## Brianchon's theorem

In every circumscriptible in a circle hexagon, the diagonals, joining opposite vertices, pass through a common point O.

To prove it take an arbitrary length (MN) and carry it on the tangents starting from the contact points: PL = RJ = QH = MN etc. Draw circles a, b, c tangent to opposite sides of the hexagon at the created points (H,W), (J,V) and (L,Y) respectively. One sees easily that the concurring lines coincide with the radical axes ab, bc, ca resepectively, of the three circles taken in pairs. Thus O coincides with the radical center of these three circles.

The theorem takes particular forms in the case of circumscriptible pentagons e.g. when R and Q tend to coincide with F, a case where AFE is transformed to the tangent at F. Then, taking a further similar indentification of points T,C and U, we obtain a corresponding theorem for quadrangles. These particular cases are examined in Brianchon2.html .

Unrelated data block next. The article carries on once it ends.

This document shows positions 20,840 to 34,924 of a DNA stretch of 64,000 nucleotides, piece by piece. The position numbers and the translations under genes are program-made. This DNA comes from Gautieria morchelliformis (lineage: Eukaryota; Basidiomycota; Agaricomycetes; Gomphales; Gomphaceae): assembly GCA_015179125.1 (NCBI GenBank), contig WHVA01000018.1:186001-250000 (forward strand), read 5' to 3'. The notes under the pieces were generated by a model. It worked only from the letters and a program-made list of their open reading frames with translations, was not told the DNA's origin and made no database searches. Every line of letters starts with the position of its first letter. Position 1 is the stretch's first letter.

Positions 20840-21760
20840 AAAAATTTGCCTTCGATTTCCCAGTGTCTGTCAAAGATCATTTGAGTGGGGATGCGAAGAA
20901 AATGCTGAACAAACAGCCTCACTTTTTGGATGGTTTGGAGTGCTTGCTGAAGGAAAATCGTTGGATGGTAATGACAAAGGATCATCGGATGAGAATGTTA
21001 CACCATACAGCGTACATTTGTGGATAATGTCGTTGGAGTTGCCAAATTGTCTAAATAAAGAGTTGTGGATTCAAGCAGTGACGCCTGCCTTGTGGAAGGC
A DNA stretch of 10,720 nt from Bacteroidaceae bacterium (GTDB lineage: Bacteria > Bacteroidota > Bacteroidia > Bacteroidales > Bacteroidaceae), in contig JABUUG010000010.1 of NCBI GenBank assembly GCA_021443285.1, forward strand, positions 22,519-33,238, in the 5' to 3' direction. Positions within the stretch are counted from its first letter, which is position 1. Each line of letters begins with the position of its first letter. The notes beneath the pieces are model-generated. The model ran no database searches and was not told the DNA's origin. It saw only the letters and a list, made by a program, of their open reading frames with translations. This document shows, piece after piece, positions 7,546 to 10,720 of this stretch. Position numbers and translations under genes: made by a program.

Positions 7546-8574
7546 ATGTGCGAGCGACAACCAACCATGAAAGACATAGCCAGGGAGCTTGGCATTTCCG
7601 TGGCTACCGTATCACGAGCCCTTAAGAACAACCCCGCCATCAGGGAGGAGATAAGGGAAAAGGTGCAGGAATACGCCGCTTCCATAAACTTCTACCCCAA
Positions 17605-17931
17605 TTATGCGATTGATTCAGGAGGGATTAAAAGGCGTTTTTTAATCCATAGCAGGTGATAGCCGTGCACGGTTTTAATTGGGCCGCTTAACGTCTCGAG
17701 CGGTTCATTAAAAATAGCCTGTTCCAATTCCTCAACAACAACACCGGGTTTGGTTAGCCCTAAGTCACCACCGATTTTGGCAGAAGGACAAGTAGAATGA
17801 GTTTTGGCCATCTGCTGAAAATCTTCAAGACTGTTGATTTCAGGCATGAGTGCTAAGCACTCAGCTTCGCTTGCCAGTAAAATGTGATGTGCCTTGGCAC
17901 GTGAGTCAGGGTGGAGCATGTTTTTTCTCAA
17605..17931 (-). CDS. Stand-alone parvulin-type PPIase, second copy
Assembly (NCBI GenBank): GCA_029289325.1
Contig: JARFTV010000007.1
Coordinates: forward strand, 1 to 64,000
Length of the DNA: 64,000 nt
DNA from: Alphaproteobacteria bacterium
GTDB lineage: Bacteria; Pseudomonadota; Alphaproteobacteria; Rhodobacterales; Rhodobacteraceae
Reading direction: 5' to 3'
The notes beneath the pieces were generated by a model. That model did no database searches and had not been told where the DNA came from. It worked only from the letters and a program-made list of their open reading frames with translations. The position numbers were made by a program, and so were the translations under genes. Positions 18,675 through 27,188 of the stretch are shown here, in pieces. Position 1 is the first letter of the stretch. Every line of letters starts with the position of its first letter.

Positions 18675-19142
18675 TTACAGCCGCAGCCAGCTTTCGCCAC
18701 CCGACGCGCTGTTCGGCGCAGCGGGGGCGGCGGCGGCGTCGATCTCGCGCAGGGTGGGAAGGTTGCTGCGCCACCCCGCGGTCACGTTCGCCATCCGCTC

Notice that the theorem is the (projectively) dual of the theorem of Pascal and is valid for hexagons circumscriptible in conics. Look at Brianchon3.html for a picture.